A Medicinal Dispensatory pages 542-3

The crossover between medicine and confectionery has always been noticeable, and in the early days of sweetmaking there was no real distinction between the two. In fact, many pharmaceutical treatises, such as this translation of the work of the physician Renodaeus, double up as confectioners' manuals. For centuries, sugar was available only from the apothercaries' shop, and it was considered a vital medicine -- an idea inherited from Arab physicians. Syrups, candied fruits, sugar comfits and sugary pills were all part of the pharmacy, right up until the late 19th century -- and many modern sweets, such as cough candy, still have medicinal aspects and are bought from chemists. These pages contain medicinal recipes for candied nuts, plums and quinces.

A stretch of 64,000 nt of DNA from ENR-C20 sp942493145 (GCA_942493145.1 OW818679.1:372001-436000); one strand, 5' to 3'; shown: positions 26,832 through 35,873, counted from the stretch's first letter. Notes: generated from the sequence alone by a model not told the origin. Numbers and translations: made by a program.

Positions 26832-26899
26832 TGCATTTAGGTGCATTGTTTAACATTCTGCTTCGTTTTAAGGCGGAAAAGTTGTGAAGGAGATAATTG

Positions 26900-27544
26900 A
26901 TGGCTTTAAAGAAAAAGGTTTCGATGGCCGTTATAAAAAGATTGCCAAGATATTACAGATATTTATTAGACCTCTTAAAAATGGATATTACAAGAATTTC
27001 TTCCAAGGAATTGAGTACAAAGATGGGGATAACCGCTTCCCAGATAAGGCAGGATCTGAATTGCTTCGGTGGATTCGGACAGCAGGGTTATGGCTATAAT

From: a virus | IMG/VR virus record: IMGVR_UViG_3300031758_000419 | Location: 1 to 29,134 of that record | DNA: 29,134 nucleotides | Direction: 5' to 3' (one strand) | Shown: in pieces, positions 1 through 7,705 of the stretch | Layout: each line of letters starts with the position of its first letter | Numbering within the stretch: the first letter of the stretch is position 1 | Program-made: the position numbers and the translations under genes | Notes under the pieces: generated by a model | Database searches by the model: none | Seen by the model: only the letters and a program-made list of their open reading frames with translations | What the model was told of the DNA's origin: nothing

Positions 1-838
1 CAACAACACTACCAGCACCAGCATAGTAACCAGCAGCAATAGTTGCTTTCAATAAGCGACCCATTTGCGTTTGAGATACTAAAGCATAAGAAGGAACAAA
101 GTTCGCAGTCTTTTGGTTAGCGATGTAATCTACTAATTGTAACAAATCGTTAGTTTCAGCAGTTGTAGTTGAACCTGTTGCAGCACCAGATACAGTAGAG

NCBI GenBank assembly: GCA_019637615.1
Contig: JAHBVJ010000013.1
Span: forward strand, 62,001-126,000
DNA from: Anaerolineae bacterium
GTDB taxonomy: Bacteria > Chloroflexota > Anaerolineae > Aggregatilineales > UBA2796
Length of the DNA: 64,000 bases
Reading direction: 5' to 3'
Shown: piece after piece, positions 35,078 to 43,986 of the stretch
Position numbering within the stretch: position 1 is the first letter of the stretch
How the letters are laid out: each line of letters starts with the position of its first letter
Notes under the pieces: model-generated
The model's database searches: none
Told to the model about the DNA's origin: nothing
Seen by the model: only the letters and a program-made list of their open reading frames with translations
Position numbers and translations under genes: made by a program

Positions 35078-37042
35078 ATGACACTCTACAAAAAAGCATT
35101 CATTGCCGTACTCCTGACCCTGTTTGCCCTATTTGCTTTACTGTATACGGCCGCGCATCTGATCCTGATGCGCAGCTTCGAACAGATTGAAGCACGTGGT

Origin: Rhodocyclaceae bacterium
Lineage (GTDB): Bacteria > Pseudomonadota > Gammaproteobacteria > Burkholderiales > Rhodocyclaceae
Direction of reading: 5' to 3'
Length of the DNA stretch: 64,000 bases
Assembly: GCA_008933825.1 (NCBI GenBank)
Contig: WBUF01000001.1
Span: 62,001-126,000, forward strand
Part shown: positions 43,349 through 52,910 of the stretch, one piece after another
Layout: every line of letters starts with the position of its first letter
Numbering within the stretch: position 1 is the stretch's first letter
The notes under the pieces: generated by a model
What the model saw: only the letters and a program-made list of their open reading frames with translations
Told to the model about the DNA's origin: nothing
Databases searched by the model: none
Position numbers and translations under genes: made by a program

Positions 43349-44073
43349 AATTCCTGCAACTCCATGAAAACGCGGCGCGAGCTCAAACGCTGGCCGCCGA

Taken from: A Medicinal Dispensatory
Author / Creator: Richard Tomlinson
Publisher: Henry Fletcher
Date: 1657
Copyright: © The British Library Board
Shelfmark: 543j6